Speaking of British television shows (as I did in the previous blog), two of my parishioners suggested that I might like a show called Father Brown. The show is based on a character created by the short stories of G.K. Chesterton, a British author, poet, and lay theologian.
Father Brown is the Roman Catholic parish priest in a small village in The Cotswalds in England in the 1950’s. He walks around town in a black cassock and hat so everyone knows instantly that he’s a priest. He always carries an umbrella and rides a bike everywhere. And he solves murders that the police cannot. Sometimes the police welcome Father Brown’s help, but mostly they wish he would stay away and quit making them look incompetent.
I love the show and watched all seven seasons in just a few months. Aside from the obvious horror of all those murders in such a small village, the series is fun, interesting, and entertaining. Father Brown is a rather bumbling sort of fellow who can’t make tea for himself, but he is gentle, kind, patient, tolerant, humorous, and possesses a keen intelligence. And he’s quite nosy. Plus, he has very good theology. Had there really been such a priest in 1950’s England, he would probably have been defrocked for his progressive viewpoint. Indeed, several times in the show, Father Brown’s bishop threatens to do just that.
As I watched the shows, I found myself thinking what an ideal call Father Brown had. He preached and took care of his congregation, worried a little about the state of his building, and went to a meeting now and then. But he spent most of his time going out and about in his community. He went to fairs, local art exhibits, dinner parties, the pub. He visited people around town, knew most peoples’ names, and was known by everyone, even those who were not Catholic or even Christians. Most everyone liked and respected him, and if they didn’t at the beginning of the episode, they did by the end.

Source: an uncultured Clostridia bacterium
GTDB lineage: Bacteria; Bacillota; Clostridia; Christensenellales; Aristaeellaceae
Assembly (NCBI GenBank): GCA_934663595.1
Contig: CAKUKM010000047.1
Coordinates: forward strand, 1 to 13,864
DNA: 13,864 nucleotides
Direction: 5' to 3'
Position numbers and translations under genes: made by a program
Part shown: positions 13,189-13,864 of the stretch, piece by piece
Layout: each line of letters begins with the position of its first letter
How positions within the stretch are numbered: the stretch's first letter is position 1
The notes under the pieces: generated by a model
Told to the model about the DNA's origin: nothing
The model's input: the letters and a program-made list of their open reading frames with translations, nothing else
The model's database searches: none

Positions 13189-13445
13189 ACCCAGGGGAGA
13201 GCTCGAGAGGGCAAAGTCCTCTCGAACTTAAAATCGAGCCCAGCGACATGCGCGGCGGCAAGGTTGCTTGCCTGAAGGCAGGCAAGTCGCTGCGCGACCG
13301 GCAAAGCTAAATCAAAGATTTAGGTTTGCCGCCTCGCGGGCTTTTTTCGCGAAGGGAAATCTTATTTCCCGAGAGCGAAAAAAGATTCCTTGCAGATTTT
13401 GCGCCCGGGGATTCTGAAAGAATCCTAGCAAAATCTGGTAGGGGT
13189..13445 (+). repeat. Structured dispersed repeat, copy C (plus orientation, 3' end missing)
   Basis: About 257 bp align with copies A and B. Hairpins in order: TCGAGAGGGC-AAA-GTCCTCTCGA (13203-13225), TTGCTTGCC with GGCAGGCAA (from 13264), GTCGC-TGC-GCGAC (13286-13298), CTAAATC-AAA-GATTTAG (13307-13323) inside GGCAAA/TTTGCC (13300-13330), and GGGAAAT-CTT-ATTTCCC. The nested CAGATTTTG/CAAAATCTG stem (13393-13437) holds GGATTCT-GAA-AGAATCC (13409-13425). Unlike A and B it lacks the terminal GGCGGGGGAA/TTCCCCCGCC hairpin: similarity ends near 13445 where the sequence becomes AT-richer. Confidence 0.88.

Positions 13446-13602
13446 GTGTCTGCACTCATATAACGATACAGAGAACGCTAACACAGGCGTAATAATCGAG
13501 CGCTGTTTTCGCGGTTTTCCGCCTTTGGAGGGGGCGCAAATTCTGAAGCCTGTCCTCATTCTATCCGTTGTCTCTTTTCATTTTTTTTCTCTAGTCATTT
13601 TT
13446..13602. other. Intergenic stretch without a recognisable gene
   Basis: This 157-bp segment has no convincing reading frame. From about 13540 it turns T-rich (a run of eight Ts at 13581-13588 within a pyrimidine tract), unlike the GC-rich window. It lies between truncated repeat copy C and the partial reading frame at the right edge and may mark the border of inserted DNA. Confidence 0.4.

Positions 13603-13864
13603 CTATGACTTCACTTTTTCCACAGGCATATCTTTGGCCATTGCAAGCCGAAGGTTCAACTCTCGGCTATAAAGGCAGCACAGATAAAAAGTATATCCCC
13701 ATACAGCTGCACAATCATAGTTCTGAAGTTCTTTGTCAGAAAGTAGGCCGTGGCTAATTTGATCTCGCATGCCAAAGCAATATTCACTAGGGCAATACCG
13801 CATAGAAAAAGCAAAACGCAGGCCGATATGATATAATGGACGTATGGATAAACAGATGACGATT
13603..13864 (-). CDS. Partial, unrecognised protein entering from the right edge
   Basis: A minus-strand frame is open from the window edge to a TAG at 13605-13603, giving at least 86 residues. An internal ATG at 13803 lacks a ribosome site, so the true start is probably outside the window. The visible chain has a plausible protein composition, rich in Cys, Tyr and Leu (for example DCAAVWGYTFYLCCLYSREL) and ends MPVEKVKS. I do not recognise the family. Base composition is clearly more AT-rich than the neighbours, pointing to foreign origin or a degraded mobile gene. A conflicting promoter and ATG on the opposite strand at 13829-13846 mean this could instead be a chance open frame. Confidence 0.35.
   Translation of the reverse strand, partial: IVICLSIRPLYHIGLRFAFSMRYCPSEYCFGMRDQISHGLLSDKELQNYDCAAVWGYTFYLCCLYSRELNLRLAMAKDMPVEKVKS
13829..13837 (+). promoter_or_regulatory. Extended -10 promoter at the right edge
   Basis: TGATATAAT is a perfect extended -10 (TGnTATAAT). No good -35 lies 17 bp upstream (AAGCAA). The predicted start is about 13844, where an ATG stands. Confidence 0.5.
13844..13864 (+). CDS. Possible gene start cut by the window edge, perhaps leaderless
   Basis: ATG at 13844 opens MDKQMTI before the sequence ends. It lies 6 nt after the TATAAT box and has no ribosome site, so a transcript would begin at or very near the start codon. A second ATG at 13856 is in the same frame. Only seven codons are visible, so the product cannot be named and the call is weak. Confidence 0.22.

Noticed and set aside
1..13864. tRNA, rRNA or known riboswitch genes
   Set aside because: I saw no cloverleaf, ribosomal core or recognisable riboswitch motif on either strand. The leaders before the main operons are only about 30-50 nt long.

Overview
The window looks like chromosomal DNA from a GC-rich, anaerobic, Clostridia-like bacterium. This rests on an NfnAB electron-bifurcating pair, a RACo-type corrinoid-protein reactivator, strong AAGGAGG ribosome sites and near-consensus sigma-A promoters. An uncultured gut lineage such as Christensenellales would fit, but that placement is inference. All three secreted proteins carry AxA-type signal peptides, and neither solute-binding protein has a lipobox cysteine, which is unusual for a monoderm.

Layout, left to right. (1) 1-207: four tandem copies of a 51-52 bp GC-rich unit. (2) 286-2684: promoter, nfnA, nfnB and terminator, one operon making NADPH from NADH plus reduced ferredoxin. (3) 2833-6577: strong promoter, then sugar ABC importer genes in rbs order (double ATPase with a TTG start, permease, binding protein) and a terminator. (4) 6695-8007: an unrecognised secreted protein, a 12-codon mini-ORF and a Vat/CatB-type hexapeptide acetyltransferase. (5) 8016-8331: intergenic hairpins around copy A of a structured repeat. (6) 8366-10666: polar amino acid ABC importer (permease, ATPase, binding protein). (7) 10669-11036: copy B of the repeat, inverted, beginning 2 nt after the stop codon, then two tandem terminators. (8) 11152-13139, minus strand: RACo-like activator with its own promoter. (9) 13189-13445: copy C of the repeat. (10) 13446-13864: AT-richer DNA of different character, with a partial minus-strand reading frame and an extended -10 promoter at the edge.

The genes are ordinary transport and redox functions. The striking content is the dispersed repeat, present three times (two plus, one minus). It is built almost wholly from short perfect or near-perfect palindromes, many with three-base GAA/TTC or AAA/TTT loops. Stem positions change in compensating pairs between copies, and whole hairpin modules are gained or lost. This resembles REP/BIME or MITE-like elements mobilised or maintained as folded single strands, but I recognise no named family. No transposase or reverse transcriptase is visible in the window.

I thought I’d like to have a call like that. Fewer meetings and administrative tasks. Someone else to cook and clean for me. Spending my time being out and about with the community, my parishioners, and attending activities that built relationships with others.
Of course, the world was different back in the 1950’s. There were fewer events in communities, probably fewer church meetings, and an entirely different set of expectations for pastors.
And of course, I am an introvert and while I like the idea of being out and about among people, meeting new folks, etc., the truth is that I’m often not very good at that sort of thing. I like the idea of it very much, but I know the reality would be more challenging than I might think.
So for us all, eh? How often have we imagined an impending event or an upcoming life decision or a budding relationship would turn out a certain way only to discover that the reality is quite different. People are not predictable, and often what we thought we wanted does not meeting our expectations.
God is always predictable. God always exceed our expectations. Whatever we think we want from God, God always gives more.
This is not to say that we can tell God what we want and then expect things to happen just that way. It does not mean that God protects us from suffering or pain or the consequences of our choices.
It DOES mean that God is always there, always present, always loving, always forgiving, always ready to give us another chance. God can always be counted upon. We cannot say that about any other thing/person/experience in our lives. The reality of God is constant and dependable at all times. It is the only thing that is.
Father Brown I am not. Even if I had a call like his, I wouldn’t be so good at it. His “reality” would never be mine. I do not the same gifts that he does and the expectations of a 21st century pastor are quite different. So I just have focus on being the best pastor I can be with the limited gifts I’ve been given and trust that our dependable, trustworthy God will give me what I need to deal with the rest.
Still, it might be fun to walk around town in a black cassock and hat and see what happens.